The defining characteristic of the past two years has been the rise in anti-globalisation sentiment, expressed through the UK’s vote to exit the European Union, the support for Donald Trump’s unilateralist agenda, and the introduction of protectionist trade measures at the fastest pace since the 2008 financial crisis. This month’s Bulletin focuses on global flows – of capital, goods and people – looking at how they have developed in the post-crisis environment and analysing the political and economic challenges. Arnór Sighvatsson, deputy governor of the Central Bank of Iceland, discusses Iceland’s experience with capital flows management and presents the benefits of the special reserve requirement as a means for achieving a beneficial composition of flows. Danae Kyriakopoulou reflects on the changed nature of financial globalisation in the post-crisis period, with a greater role for foreign direct investment compared with cross-border lending. The 2008 crisis exposed the difficulty of modelling global financial markets, writes George Hoguet in his review of Richard Bookstaber’s The End of Theory. Ben Robinson discusses the factors affecting the changed relationship between trade and GDP, forecasting a prolonged period of disappointing trade growth. However, it is easy to overstate the negative scenarios for globalisation, warns Gabriel Stein in his review of Stephen King’s Grave New World. In the EU, Brexit and the future of trade dominate the debate. Plutarchos Sakellaris discusses the origins of modern antiestablishment attitudes in Europe, while Szilárd Benk and Péter Gábriel of Magyar Nemzeti Bank examine the impact of intra-EU migration.
On emerging markets, Atish Ghosh, Jonathan Ostry and Mahvash Qureshi present insights from an International Monetary Fund study on proactive macroeconomic management to avoid crises in the face of capital flows volatility. Such volatility and the mismanagement of flows played an important role in the Asian financial crisis of 1997-98. Many of these problems continue to trouble Asia. Gao Haihong examines the challenges for China’s capital controls and exchange rate policies as it seeks to internationalise the renminbi. Bhavin Patel writes about improving financial infrastructure to facilitate the renminbi’s use in cross-border payments, and Kat Usita discusses Chinese investment in Africa.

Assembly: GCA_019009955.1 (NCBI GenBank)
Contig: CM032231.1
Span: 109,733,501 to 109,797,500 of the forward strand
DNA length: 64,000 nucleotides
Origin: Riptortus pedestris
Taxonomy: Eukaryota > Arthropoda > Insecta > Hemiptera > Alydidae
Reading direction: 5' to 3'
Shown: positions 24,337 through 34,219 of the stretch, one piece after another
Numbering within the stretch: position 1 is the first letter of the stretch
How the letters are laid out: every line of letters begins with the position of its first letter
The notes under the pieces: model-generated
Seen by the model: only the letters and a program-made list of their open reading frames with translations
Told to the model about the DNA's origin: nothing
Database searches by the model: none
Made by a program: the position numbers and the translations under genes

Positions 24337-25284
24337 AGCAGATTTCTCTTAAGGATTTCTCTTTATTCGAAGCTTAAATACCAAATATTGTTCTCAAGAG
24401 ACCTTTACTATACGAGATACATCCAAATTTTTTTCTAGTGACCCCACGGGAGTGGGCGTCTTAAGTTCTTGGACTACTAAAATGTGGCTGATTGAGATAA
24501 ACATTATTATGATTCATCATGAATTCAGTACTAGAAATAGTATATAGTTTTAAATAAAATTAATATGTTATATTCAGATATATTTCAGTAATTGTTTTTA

2017 marks the 10th anniversary of the European Investment Bank’s first green bond issue. However, caution is needed to avoid greenwashing, warns Steve Hanke, who presents a new methodology to measure the sustainability and greenness of production processes. September 2017 commemorates, too, 25 years since ‘Black Wednesday’, the day Britain exited Europe’s exchange rate mechanism. David Marsh presents the lessons from the episode spelled out in the OMFIF Press book Six Days in September: Black Wednesday, Brexit and the making of Europe. Central bankers today have different sets of problems. Darrell Delamaide summarises the discussions at this year’s Jackson Hole meeting, while Gary Smith discusses the implications for monetary policy of the changed relationship between inflation and unemployment. Hervé Le Bihan and Imène Rahmouni-Rousseau, of the Banque de France, present insights from unconventional methods of measuring inflation expectations, concluding that the risk of a long period of ‘lowflation’ remains.
Early discussions have started about who will be at the helm of the European Central Bank once President Mario Draghi’s term ends in 2019. Jens Weidmann, head of the Bundesbank, is the most likely successor, according to this month’s OMFIF Advisers Network poll. This could entrench Germany’s soft power in Europe. In his review of Paul Lever’s Berlin Rules, Robert Bischof discusses the rise of Europe’s ‘reluctant hegemon’ on the world stage.